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Maternal Occupation May Impact Risk for Birth Defects

Last Updated: December 29, 2009.

Certain occupations may be either positively or negatively associated with one or more birth defects, according to a large population-based case-control study in the January issue of Occupational and Environmental Medicine.

TUESDAY, Dec. 29 (HealthDay News) -- Certain occupations may be either positively or negatively associated with one or more birth defects, according to a large population-based case-control study in the January issue of Occupational and Environmental Medicine.

Michele Herdt-Losavio, Ph.D., of the New York State Department of Health in Troy, and colleagues assessed the association between 24 occupations of pregnant women and 45 birth defects. As part of the National Birth Defects Prevention Study, the researchers evaluated 8,977 single and multiple birth defects and 3,833 control births from October 1997 through December 2003. Phone interviews were conducted and information was assessed using logistic regression models.

The researchers showed that occupations including janitors, scientists and equipment operators were positively linked with one or more birth defects (42 elevated risks of birth defects in offspring), while occupations such as teachers and health care workers were negatively associated with one or more birth defects (12 decreased risks of birth defects in offspring).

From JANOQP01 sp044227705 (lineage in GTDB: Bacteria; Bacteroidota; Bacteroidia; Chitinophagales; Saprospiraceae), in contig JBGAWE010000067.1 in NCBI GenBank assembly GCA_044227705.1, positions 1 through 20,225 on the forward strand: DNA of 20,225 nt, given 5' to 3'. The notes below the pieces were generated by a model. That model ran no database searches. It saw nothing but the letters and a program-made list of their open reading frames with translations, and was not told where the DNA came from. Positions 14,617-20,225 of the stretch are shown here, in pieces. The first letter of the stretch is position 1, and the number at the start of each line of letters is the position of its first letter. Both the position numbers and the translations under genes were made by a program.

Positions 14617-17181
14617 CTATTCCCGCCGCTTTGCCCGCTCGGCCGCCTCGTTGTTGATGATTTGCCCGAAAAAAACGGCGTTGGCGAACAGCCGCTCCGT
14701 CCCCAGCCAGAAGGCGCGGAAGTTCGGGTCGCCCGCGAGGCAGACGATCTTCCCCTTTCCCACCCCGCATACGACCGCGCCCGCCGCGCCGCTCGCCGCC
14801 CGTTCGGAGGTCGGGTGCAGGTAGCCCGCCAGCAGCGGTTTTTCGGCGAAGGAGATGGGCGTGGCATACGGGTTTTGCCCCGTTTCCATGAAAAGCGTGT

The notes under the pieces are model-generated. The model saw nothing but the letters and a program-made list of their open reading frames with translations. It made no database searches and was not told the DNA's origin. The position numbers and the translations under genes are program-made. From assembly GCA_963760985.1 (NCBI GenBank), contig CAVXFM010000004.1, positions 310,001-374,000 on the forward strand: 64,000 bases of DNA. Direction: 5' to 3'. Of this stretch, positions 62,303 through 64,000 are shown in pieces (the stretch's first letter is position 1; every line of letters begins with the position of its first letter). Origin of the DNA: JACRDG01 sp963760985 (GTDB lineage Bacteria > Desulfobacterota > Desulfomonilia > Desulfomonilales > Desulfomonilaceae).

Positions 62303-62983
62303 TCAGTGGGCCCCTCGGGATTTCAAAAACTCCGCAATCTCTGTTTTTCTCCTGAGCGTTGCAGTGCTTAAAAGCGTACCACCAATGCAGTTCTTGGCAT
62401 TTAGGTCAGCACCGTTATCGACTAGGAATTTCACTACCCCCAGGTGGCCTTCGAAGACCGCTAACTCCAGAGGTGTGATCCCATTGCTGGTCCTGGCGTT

"The results of this study indicate that women working as teachers have a significantly reduced risk of giving birth to a child with gastroschisis, neural tube defects, spina bifida or septal heart defects," the authors write. "This paper presents results from analyses on a spectrum of occupations and birth defects for hypothesis generating purposes and presents information useful for guiding future investigations of occupational exposures and birth defects."

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